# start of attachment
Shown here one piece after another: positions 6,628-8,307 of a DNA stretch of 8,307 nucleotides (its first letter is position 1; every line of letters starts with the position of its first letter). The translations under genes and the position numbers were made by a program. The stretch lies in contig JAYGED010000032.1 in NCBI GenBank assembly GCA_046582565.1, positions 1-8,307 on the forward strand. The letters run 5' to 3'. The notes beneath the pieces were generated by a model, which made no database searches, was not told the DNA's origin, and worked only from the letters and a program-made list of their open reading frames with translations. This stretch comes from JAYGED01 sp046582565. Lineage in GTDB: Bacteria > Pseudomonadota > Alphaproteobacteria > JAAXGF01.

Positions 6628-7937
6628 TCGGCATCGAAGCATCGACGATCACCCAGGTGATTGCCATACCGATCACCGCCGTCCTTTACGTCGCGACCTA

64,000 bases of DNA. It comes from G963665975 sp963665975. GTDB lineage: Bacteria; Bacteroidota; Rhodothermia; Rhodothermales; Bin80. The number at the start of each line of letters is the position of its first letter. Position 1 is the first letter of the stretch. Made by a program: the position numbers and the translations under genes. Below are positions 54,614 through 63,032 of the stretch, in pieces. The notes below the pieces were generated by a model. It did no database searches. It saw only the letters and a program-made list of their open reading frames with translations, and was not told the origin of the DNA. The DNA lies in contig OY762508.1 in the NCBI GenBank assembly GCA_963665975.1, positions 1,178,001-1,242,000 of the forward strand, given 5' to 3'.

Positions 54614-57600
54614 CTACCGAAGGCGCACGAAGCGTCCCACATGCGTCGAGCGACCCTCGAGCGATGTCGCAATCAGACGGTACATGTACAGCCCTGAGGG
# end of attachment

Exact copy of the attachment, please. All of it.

Shown here one piece after another: positions 6,628-8,307 of a DNA stretch of 8,307 nucleotides (its first letter is position 1; every line of letters starts with the position of its first letter). The translations under genes and the position numbers were made by a program. The stretch lies in contig JAYGED010000032.1 in NCBI GenBank assembly GCA_046582565.1, positions 1-8,307 on the forward strand. The letters run 5' to 3'. The notes beneath the pieces were generated by a model, which made no database searches, was not told the DNA's origin, and worked only from the letters and a program-made list of their open reading frames with translations. This stretch comes from JAYGED01 sp046582565. Lineage in GTDB: Bacteria > Pseudomonadota > Alphaproteobacteria > JAAXGF01.

Positions 6628-7937
6628 TCGGCATCGAAGCATCGACGATCACCCAGGTGATTGCCATACCGATCACCGCCGTCCTTTACGTCGCGACCTA

64,000 bases of DNA. It comes from G963665975 sp963665975. GTDB lineage: Bacteria; Bacteroidota; Rhodothermia; Rhodothermales; Bin80. The number at the start of each line of letters is the position of its first letter. Position 1 is the first letter of the stretch. Made by a program: the position numbers and the translations under genes. Below are positions 54,614 through 63,032 of the stretch, in pieces. The notes below the pieces were generated by a model. It did no database searches. It saw only the letters and a program-made list of their open reading frames with translations, and was not told the origin of the DNA. The DNA lies in contig OY762508.1 in the NCBI GenBank assembly GCA_963665975.1, positions 1,178,001-1,242,000 of the forward strand, given 5' to 3'.

Positions 54614-57600
54614 CTACCGAAGGCGCACGAAGCGTCCCACATGCGTCGAGCGACCCTCGAGCGATGTCGCAATCAGACGGTACATGTACAGCCCTGAGGG